Today, the South Carolina State Quarter Coin remembers the events of 236 years ago along the coast of South Carolina.
General Lincoln was appointed to the command of the Southern army, in September 1778, and arrived at Charleston in December.
In 1779, Lincoln’s army remained on the Savannah River. In March, a detachment, under Ash, was defeated at Brier Creek. In April, Lincoln, hearing that Prevost was advancing to attack Charleston, hastened to its relief.
On June 20th, the Americans were repulsed at Stono Ferry by Col. Maitland.
A few days later on June 23rd, the British, finding the heat excessive, went to Port Royal Island and Savannah.
Lincoln, with an army of only 800 men, remained near Charleston.
In his 1850 book, Seventeen Hundred and Seventy-Six or the War of Independence, Benson J. Lossing wrote:
As soon as Lincoln was apprised of the march of Prevost upon the capital, he detached a body of infantry mounted on horseback, towards Charleston, and hastily collecting the militia of the upper country, crossed the river with his whole force, to defend the town.
Moultrie, on his retreat, destroyed all the bridges upon the route, and this so delayed the British army, that it did not reach Charleston until the eleventh of May.
On the following day, Prevost summoned the town to surrender. Governor Rutledge had arrived there previously, and Count Pulaski, with his Legion, was also on the spot.
Batteries had been raised on the land side of the town. The suburbs were burnt down, and a great number of cannon were so arranged as to afford a strong defense against attacks from the interior.
Governor Rutledge, in order to give Lincoln time to arrive, opened negotiations with Prevost for surrendering, and ingeniously contrived to spend a day in the interchange of messages and answers.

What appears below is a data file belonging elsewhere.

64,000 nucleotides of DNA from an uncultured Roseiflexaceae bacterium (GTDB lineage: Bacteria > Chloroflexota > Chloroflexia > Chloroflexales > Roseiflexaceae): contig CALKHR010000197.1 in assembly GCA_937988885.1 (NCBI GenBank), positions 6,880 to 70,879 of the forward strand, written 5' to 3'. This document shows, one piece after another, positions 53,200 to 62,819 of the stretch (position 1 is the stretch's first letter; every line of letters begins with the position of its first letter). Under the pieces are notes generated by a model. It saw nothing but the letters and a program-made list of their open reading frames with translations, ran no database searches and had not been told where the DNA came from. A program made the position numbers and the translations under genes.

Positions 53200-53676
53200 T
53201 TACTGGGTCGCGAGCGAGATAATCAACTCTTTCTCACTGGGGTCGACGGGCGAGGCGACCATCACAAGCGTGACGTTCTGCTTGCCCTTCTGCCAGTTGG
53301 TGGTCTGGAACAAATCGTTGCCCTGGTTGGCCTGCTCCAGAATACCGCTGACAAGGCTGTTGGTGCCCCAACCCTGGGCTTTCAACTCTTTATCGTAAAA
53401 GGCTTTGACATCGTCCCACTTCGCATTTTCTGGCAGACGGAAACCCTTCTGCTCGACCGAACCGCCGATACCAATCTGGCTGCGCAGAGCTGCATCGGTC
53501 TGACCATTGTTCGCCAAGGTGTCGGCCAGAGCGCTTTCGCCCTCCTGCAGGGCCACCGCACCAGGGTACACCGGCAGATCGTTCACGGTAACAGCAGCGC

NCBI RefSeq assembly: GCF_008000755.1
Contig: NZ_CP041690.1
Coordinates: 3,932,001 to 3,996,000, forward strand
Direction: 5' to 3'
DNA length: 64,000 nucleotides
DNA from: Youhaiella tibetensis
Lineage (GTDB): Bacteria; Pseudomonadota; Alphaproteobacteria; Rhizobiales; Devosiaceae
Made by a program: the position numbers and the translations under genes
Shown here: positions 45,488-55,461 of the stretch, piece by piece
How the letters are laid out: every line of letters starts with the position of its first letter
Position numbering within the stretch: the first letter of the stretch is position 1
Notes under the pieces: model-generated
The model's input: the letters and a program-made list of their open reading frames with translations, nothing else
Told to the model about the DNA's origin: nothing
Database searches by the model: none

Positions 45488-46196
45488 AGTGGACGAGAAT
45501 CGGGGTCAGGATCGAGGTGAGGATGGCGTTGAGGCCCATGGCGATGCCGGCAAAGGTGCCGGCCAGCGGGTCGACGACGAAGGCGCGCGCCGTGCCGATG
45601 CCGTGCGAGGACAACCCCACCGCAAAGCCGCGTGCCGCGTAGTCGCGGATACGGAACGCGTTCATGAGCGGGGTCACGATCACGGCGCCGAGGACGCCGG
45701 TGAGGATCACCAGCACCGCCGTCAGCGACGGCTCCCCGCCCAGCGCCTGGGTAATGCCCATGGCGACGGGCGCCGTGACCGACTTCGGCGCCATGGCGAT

Perceiving the strength of the batteries, and apprehending the near approach of Lincoln, the British general wisely determined to withdraw his troops, and abandon the enterprise.
He accordingly crossed the Ashley River, and proceeded to the island of St. John’s, separated from the mainland by an inlet called Stono River.
Leaving a strong division at Stono Ferry, Prevost retired with a part of his army towards Savannah.
On the twentieth of June, Lincoln attacked the division at Stono Ferry, but, after a severe battle of an hour and twenty minutes, he was repulsed with a loss of one hundred and seventy-nine men.
The British soon after established a post at Beaufort, upon the salubrious island of Port Royal, after which the main body of the army retired to Savannah.
General Lincoln with his army took post at Sheldon, near Beaufort.
The hot and sickly season having now commenced, both armies ceased operations, and nothing of importance was done in the southern department of the Union by the belligerent forces until the arrival of the French fleet under Count D’Estaing.
The royal cause lost many friends during this southern campaign, in consequence of the bad conduct of the English officers and soldiers.
Their career was marked by peculiar ferocity, and the negro slaves they spared, in their brutality, neither women, nor children, nor sick.
Houses were stripped of their rich furniture; individuals robbed of their ornaments; splendid mansions burned to the ground, and even cattle were wantonly destroyed.
The heart sickens at the recital of the wicked deeds of the British soldiery in Georgia, and makes one “hang his head and blush to call himself a man.”
Indeed, during the whole war, the two armies exhibited a striking contrast in this particular.
While the English exhibited a ferocious spirit towards their enemies, the Americans were constantly manifesting humanity and generous forbearance.
This fact is admitted by British writers.
The South Carolina State Quarter Coin shows against a view of a Charleston fence.